Right. I need a cup of tea.
Saturday, April 21, 2007
The atmosphere in the city on marathon day is hugely exciting and really positive. The sheer volume of people is amazing. Everybody cheers for everybody. Runners who aren't dressed up like Spiderman, giant rhinocerous or Cornish pasties have their names written on their shirts so that everyone can shout for them. A huge proportion of the runners are raising money for one worthy cause or another (Mr. DD is running for a local children's hospice-at-home charity that he's been involved with for about 6 years now) so there's a lot of good will sloshing around, knocking over spectators and BBC camera people. I went the last time and had planned to stay at home this year with the Prawn and watch on telly.
But I think we're going to go to cheer Daddy on in person. This is where batshit crazy comes in.
St. James Park, which leads to Buckingham Palace (at the finish line) is a large and lovely expanse of green in the city of London. While it will be full of people, there will undoubtedly be space under some shady trees for me to set up camp. I will be packed as if going on holiday, brimming over with all manner of baby equipment- buggy, carseat, ready made formula, breast pump (I've got my Hooter Hider, so no having to get my baps out in the middle of a royal park) extra clothes for her, diapers, wipes, the rain shield for the buggy and plenty of blankets. Oh yeah, and probably like a sandwich for myself or something. And then I'll stay put while the rest of the family traipses around the city, trying to catch glimpses of Mr. DD. We'll just be waiting for him at the finish line.
Now tell me, is this a truly awful idea? We've taken her out a LOT over the past few weeks- even down to the Excel Centre in London for Mr. DD to register. She's a good traveller. If I spent the day at home, chances are she'll spend the day shouting. If I take her to London, chances are, she'll spend the day sleeping and I'll get the fresh air I so richly deserve. (I've not been out of the flat in 2 days.) It's not going to be cold, (23 C. Rather too warm for the runners!) so I'm not worried about her freezing and I can always take clothes off of her if it's too hot. (Under the trees, it shouldn't be.) There are public loos in St. James Park, too, so that's me taken care of.
So, ladies, am I making a big fuckoff mistake or do you think this could work?
Wednesday, April 18, 2007
Mr. DD and I took the Prawn up to the local bluebell woods to celebrate her 1 month birthday. The popularity of the bluebells often means large crowds despite the relative seclusion of the location, but since we went on a weekday afternoon, we almost had the whole place to ourselves. It was lovely and quiet, despite the incongrous presence of a lone ice cream man in the parking area across the street. Did we get ice cream? Hell yes, we did. Never look a gift ice cream van in the mouth.
We celebrated this evening with a chocolate cake in honor of the Prawn, who spent most of the time asleep on my mother-in-law's lap. Milestones for the first few years are more of an excuse for grown ups to have a party than anything else. I imagine that around about the age of 2 or 3, one has to start actually start having parties FOR the children and grown-ups regretably have to stop drinking to make sure that no one gets hurt or sets fire to anything.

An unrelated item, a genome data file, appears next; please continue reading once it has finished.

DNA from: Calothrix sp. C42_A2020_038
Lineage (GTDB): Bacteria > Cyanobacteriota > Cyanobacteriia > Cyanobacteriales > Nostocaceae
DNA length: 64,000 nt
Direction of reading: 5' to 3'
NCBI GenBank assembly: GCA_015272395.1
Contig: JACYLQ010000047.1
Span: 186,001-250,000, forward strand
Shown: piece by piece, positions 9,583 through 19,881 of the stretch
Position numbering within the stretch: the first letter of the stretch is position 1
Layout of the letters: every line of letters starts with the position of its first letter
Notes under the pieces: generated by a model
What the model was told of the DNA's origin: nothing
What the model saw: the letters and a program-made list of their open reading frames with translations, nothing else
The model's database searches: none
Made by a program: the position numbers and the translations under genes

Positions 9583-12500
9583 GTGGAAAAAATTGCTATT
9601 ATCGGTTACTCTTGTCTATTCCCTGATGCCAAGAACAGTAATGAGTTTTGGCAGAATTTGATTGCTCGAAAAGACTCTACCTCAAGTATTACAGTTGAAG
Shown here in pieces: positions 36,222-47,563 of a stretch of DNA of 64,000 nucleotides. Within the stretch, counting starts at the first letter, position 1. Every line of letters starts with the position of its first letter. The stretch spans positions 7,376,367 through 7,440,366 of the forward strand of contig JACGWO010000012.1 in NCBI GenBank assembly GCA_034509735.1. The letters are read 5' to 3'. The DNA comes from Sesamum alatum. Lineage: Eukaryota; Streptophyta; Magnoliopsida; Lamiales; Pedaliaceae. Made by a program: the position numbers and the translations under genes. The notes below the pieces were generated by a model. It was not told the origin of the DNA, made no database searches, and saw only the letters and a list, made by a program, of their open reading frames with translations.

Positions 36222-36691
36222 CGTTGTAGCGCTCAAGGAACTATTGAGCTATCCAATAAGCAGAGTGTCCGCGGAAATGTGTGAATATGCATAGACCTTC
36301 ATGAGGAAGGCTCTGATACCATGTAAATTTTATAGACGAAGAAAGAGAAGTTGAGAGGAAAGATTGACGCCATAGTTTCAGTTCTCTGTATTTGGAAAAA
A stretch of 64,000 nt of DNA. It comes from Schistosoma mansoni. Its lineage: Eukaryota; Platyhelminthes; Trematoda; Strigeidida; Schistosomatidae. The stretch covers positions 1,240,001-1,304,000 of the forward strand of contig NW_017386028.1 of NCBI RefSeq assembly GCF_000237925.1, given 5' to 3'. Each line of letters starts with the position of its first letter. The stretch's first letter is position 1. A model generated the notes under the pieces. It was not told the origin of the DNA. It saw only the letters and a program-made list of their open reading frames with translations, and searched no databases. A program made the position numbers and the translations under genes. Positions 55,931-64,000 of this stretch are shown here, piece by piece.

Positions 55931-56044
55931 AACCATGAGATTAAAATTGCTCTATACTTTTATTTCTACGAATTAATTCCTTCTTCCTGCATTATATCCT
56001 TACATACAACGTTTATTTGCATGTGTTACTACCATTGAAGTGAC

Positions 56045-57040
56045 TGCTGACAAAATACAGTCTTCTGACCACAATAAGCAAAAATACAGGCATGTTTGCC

So, a whole month of the Prawn. Long may she reign.
Monday, April 16, 2007
Everyone warns you about the sleepless nights. However, it's hard to fully wrap your brain around the fact that it doesn't matter how badly YOU need something, because now there is something else that needs something MORE. (Or, in some cases, doesn't need anything, but will still make Tyrannosaurus noises at 3 am nonetheless.)
It's funny that things that seem cute and endearing during daylight hours take on a sinister angle once it gets dark. You can't help but think, "You're doing this on purpose, aren't you?" Of course, my daughter hasn't yet developed the cognitive capacity to thwart my authority, but after the 15th time she's kicked the covers off her feet, woken herself up and started grizzling, I get a sinking feeling regarding her potential for evil during toddler and teenage years.
Mr. DD shares nighttime duties. (Although this week, he's trying to get as much sleep as possible due to the fact that he's running the London Marathon next Sunday. I'll be surprised if he wakes up in his hotel room on time to make it to the start line.) Due to my obviously black heart and inadequate breast milk supply we supplement with formula, making it easy for him to join in the feeding fun. He, however, escapes moo-cow duties with the super sucker, which I believe is rapidly giving me a bad case of RSI. ( I do have an electric pump as well, but at night, the noise is too jarring.) Pumping is a drag, but when you have a baby who is as contrary when it comes to breastfeeding as the Prawn, it's the only way to go. After a few weeks of her gleefully destroying my nipples at every opportunity, I gave up and started expressing, which I found easier at any rate, because I could be sure that a) my supply was adequate and b) how much she was eating in one sitting. (125 ml. Little oinker.) Supplementing was something that made me feel guilty for about 15 minutes, but after her last health visit when we discovered she'd put on 2 pounds, the guilt rapidly diminished. She's still getting the good stuff 3 or 4 times a day and she's not yelling any more just due to her being hungry. I can't feel guilty for feeding my child.